Stumping for Solar in the Heartland

March 10, 2022

In the battle to save a livable planet, just like the fight to save democracy, a big part of the action is at the local level. I would say the critical part.

Currently doing some work in Southeast Michigan pushing back against anti-clean energy nonsense and in favor of solar farms. Following a successful presentation in the area a few weeks ago, the expected angry pushback showed up in the local paper, which made a perfect opportunity to respond.

Monroe Daily News (Michigan):

After viewing my recent presentation in Erie, Jim Dunmyer raised several questions about solar energy in a Letter to the Editor.

Mr. Dunmyer seems to have trouble understanding how variable energy sources, such as solar and wind, can be the foundation of a reliable energy system, and yet there are numerous examples of such systems around the world. Germany, for instance, produces nearly half of its electricity from renewable sources, and has a grid five times as reliable as the U.S.

Last year, Iowa produced almost 60% of its electricity from renewable sources and continues to attract corporations like Apple, Google and Facebook, which require highly reliable power for data centers. In fact, Apple’s Tim Cook cited Iowa for its “world class power grid.”

A reliable grid is about design and engineering, not a limited range of “traditional” power sources. Michigan has a huge advantage over other Midwestern states, with the Ludington Pumped Storage power plant, one of the world’s largest batteries, which has stabilized and backed up our grid for 40 years. Newer energy storage technologies, already competitive, are plunging in price, so the range of options to maintain grid stability will only expand.

Renewable energy is of enormous benefit in preserving farm land. University of Michigan researcher Sarah Mills has pointed out that farmers who have wind turbines on their land are far more likely to have a succession plan for the their land and are less likely to sell out to sprawl developers. Communities like Gratiot County have chosen to site wind and solar fields precisely to preserve the rural, agricultural character of their communities.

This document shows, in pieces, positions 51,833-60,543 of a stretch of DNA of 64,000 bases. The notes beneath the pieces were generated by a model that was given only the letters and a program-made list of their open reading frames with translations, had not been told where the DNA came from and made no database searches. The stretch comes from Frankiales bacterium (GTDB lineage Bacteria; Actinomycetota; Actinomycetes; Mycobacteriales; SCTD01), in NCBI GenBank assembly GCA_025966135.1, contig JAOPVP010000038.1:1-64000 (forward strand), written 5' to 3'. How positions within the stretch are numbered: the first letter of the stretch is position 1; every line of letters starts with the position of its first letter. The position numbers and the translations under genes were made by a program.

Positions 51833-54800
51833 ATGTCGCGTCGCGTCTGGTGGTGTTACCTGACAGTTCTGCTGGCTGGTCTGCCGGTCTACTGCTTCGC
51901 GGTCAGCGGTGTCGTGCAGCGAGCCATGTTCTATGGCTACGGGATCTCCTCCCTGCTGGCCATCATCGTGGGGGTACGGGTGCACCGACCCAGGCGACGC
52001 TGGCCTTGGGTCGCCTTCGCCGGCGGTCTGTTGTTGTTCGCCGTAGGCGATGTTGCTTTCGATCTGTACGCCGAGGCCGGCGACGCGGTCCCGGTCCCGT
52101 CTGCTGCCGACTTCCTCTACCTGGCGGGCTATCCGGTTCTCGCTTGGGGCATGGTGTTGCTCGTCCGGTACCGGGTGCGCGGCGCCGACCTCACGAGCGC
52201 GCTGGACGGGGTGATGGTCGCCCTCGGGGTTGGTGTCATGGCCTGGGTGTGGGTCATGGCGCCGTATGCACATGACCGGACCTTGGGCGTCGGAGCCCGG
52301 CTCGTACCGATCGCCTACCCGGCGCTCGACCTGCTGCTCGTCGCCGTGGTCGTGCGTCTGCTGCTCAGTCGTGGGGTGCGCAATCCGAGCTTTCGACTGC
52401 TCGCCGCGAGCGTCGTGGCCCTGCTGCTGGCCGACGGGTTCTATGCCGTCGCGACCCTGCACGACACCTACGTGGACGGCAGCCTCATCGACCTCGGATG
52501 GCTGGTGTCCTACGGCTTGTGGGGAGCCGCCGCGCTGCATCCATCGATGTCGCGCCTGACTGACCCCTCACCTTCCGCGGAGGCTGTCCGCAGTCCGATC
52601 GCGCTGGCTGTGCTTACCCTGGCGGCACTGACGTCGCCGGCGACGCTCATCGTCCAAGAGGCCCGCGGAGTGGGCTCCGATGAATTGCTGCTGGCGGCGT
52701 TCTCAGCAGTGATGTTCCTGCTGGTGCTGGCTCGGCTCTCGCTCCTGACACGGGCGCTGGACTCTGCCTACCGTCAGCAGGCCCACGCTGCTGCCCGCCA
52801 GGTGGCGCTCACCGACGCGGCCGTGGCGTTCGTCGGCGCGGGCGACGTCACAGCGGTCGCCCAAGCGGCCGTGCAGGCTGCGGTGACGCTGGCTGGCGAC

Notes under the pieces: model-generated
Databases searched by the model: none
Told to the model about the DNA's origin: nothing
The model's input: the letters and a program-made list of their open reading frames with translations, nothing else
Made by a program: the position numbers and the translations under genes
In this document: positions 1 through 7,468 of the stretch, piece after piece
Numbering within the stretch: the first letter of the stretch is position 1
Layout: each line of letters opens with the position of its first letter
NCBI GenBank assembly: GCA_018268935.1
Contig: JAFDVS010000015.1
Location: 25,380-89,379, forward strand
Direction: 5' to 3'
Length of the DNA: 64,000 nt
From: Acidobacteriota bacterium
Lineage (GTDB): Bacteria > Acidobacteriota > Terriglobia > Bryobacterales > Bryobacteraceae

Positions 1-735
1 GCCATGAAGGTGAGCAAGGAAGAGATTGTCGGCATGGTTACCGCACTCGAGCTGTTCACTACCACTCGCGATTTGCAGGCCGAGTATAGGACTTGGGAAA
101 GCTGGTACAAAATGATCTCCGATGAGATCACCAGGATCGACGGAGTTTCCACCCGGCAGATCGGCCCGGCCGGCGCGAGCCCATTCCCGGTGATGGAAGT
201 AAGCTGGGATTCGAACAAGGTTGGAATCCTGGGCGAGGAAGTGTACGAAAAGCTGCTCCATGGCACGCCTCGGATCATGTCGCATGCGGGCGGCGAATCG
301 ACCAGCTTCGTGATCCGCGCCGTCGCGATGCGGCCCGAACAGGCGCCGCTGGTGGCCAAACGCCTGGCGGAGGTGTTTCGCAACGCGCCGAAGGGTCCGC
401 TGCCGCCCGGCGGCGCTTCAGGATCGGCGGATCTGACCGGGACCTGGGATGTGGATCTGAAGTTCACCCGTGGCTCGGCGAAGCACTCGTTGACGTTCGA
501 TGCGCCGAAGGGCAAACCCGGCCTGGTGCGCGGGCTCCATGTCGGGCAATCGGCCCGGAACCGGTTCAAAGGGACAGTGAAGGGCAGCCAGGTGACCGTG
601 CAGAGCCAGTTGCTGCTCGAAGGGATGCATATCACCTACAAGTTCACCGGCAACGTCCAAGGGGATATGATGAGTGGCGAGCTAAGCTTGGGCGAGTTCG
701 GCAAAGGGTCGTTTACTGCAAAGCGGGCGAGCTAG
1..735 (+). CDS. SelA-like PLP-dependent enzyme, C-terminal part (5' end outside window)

By far the greatest threat to farm land is when farmers are forced off the land and urban sprawl moves in. Land in use for solar energy could, in the future, be returned to agriculture if needed, and the soil will only be improved for having been fallow.

Our farmers are the best stewards for their land, and protecting their property rights and freedoms should be our highest priority. Solar and wind are now hands-down the lowest cost sources of new generation.

The highest electric rates in the continental U.S. are in Connecticut, which relies on gas and nuclear power for more than 90% of its supply. States with the highest penetration of renewables tend to have lower rates. Michigan, with high reliance on gas, nuclear and coal, ranks 11th highest among states in electric rates, while Iowa is 35th.

Mr. Dunmyer points to nuclear power as a desirable source, and there are high hopes for new reactor designs, but we’ll have to wait till the next decade to see how they perform. Right now, the only nuclear plant under construction in the U.S., the Vogtle Plant in Georgia, has been beset by massive cost overruns and delays that have already caused the bankruptcy of Westinghouse Corp., the initial contractor.

Solar is not only the least expensive source of new energy but is the cleanest and safest production method available. According to the Department of Energy and Annick Anctil of Michigan State University, there has never been an instance of contamination of soil or ground water due to solar farms. Solar farms are quiet, clean and good neighbors as well as providing much needed tax revenues to support local services and keep taxes low for homeowners. Property values are not impacted by solar farms, according to multistate studies by Cohn Resnick, a top 10 accounting firm.

Finally, Mr. Dunmyer cites filmmaker Michael Moore as his source on energy topics. I will only say that, among the hundreds of scientists and engineers from our top universities that I have interviewed in researching my many presentations on clean energy, Mr. Moore is not widely respected or cited as an energy expert.

4-5 years ago overwhelmingly the action was in the wind area, now solar is hotter than hot, and, as expected, the usual suspects are wheeling out exactly the same arguments that were used against wind, to oppose solar. Even, incredibly, claims about the horrible noise that Solar panels make, as they convert photons to electrons.

First, look, and listen, to this recording at the University of Illinois solar farm at Champaigne.

Now, compare to the presentation made by anti-clean energy activist Kevon Martis at a Southeast Michigan planning commission meeting, a few months ago.